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Thesis Advisor: Gary S. Goldberg, Ph.D.
Cell and Molecular Biology Program
Science Center, Room 290
Thursday, May 7, 2009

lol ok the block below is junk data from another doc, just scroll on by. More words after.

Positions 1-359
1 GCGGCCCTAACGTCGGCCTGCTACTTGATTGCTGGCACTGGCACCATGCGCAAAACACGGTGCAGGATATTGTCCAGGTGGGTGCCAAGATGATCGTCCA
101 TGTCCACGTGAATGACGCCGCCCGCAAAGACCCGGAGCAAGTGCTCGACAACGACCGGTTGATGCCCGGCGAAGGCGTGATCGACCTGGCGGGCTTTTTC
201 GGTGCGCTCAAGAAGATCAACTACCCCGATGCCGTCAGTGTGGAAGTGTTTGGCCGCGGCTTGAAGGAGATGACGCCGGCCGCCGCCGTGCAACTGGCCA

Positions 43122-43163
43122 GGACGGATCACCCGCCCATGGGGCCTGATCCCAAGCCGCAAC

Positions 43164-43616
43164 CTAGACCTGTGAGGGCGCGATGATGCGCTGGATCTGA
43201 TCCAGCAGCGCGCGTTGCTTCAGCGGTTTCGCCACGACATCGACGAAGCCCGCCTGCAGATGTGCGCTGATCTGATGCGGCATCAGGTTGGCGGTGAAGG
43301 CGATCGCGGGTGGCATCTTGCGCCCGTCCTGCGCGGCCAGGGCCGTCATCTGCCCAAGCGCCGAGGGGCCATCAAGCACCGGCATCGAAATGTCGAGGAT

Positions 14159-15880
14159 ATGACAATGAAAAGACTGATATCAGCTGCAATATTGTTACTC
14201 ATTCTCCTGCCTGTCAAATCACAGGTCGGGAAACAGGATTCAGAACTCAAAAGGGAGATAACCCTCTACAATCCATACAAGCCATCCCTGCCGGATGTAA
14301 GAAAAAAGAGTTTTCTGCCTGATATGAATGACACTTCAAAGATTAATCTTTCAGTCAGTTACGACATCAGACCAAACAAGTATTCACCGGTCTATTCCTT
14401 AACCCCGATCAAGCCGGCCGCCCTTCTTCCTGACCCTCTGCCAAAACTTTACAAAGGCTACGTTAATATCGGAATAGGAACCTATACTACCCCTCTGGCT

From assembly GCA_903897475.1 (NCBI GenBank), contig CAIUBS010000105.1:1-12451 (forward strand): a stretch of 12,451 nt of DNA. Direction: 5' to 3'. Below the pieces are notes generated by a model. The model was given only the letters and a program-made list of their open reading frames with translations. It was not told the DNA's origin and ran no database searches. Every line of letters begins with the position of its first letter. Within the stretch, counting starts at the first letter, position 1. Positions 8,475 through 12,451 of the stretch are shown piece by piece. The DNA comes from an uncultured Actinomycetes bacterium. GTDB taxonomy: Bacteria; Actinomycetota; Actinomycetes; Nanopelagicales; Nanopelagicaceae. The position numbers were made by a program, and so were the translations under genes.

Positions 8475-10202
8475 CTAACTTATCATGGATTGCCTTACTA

Src kinase activity has been implicated in many types of tumors. Src regulates intercellular communication and gene expression to promote hallmarks of tumor cell growth. For example, Src phosphorylates Cas (Crk associated substrate) to confer anchorage independence and invasive growth potential to transformed cells. However, nontransformed cells can force Src transformed cells to assume a normal morphology and phenotype by a process called “contact normalization”. Transformed cells must escape this control to become malignant or metastatic. However, molecular mechanisms underlying Src transformation and contact normalization have not been completely elucidated. In my thesis study, I have found that: (1) Src utilizes Cas to block gap junctional communication mediated by Connexin43; (2) Src utilizes Cas to inhibit expression of tumor suppressor genes exemplified by Fhl1 and Sdpr independent of MAPK activity, probably by methylation of the promoter region of the Fhl1 gene in transformed cells; (3) Src suppresses miR-126 expression to promote Crk production and migration of transformed cells; and (4) nontransformed cells induce Fhl1, Sdpr, and miR-126 expression in adjacent Src transformed cells during contact normalization. These findings provide novel insights into how Src regulates gene expression, intercellular communication, growth, and migration of transformed cells, and how nontransformed cells can control these processes in adjacent Src transformed cells.